We stayed on for a couple more days before we headed off the  huge distance – to Matata just 17km away! Although we did detour a few kms through Edgecumbe to use the dump station there.  Now we are comfortably parked at the DoC camp at Matata where we await the favourable winds to allow us to go fishing off the beach.


June 1, 2015

After our allowed two nights at Anzac Bay we headed to Tauranga for a couple of nights mainly to restock the larder, fill up with fuel and get a couple of chores done before heading down the coast to Matata and the lovely DoC camp there.  Whilst at Matata  we had a couple of goes of trying to get the kite up for some fishing off the beach, however, either the wind was too strong, in the wrong direction or not strong enough.  Talk about frustrating!   We tried!

From Matata it is just a short jaunt down the highway to John’s place, here we are for the next week or two whilst John & Jude are away.  Again, it is a good opportunity to get lots of chores done whilst we have access to everything we could possibly need.  

The weather forecast was for and calm conditions so John suggested we head off early (relatively speaking) on Thursday morning for a mornings fishing.  We were up in time to get the boat ready and on our way by 8am, and boy was it chilly with a good frost on the ground.  We were rugged up in our best warm gear; hats, gloves, scarves, possum/merino jackets, with a lot of it having not seen the light of day for a good couple of years. Oh and not forgetting Roy and his Waikato socks. These socks are renown amongst some of our friends as the indicator that it is becoming definitely chilly.   It’s a bit like that ad we used to get on TV many years ago for something that I cannot  now remember (I think it may have been an antiseptic or sticking plasters?) but the ad was of a small blond headed boy playing rugby with the catch line of “oh no, Snow cops it again”, when that ad appeared on our screens we knew that it was winter time.  Well, when Roy wears his Waikato socks, we know it’s winter!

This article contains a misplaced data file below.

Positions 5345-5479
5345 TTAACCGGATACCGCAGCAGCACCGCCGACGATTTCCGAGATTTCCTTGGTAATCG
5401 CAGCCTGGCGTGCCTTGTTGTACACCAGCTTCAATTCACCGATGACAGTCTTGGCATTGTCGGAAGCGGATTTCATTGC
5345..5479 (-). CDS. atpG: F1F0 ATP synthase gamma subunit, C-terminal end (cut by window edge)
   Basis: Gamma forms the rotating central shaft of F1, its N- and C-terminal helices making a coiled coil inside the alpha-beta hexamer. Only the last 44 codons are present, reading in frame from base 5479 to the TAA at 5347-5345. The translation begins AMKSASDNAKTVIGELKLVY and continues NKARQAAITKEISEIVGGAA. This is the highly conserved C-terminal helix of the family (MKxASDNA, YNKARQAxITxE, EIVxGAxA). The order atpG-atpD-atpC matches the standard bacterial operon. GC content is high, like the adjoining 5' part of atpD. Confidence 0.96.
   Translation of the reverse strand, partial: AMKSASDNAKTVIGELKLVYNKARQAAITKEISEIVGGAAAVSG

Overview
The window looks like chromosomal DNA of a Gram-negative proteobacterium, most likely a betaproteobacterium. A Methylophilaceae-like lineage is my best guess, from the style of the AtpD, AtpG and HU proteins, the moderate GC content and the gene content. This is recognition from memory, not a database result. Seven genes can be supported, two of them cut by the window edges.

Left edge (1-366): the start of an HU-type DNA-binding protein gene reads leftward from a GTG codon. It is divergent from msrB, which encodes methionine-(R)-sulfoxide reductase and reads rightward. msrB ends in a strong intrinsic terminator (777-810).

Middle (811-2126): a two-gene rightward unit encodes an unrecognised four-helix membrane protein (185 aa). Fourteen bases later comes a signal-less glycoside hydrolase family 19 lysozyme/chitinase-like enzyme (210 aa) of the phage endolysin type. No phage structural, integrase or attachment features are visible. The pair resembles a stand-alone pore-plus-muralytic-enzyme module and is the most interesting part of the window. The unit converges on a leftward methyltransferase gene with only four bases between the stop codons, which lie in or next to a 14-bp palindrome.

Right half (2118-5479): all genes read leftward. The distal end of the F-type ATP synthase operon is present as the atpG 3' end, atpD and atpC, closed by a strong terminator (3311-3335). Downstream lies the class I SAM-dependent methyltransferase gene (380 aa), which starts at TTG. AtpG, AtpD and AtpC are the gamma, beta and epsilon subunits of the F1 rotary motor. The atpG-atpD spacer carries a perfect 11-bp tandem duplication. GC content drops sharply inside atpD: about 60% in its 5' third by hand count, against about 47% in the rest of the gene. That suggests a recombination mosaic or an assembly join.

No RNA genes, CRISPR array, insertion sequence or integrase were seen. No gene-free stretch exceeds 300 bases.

Roy geared up with his Waikato socks on.

And not to be outdone, John was wearing his lucky bright orange fishing hat and Jude had kindly lent me her lucky bright yellow fluoro hat….hmmmm, not too sure about the look – or the luck in my case!


 I think we have become accustomed to the warmer climes especially during the winter months, I mean, these days if we have a temperature getting down into single figures we think we are frozen!  It was not so long ago that we used to get excited when the winter temperature got out of single figures! How quickly we adapt.  Anyway, back to the fishing.

We headed off over the Whakatane bar for a favourite fishing spot just down the coast.

  A lovely day for fishing

It wasn’t long before a few fish were being landed, however, many of them were sent back to go tell their granddad to jump on our lines.  But it wasn’t too long before we had enough for dinner so it was time to head back to land.  

We ended up with a reasonable mornings catch… 

 One Kahawai, two trevally, three snapper and seven gurnard.

Next came the filleting lessons. 

  Roy and John at the filleting table with the cat and dog waiting expectantly for some tasty morsels

Chum, the dog, just loves the snapper skins.  It’s no wonder he has such a lovely glossy coat and is full of energy.  Filleting lessons complete, it was time to clean up the boat before storing it away, tidy up around the filleting table before we could enjoy some of our catch.  The Kahawai was smoked and make into pâtè to have with drinks the next day, but tonight we were to have the trevally as sashimi  


For dinner we had snapper and gurnard fillets with enough gurnard left for dinner the next day.  Fresh fish is just the best and we throughly enjoyed every morsel. Now we just have to wait for the next expedition!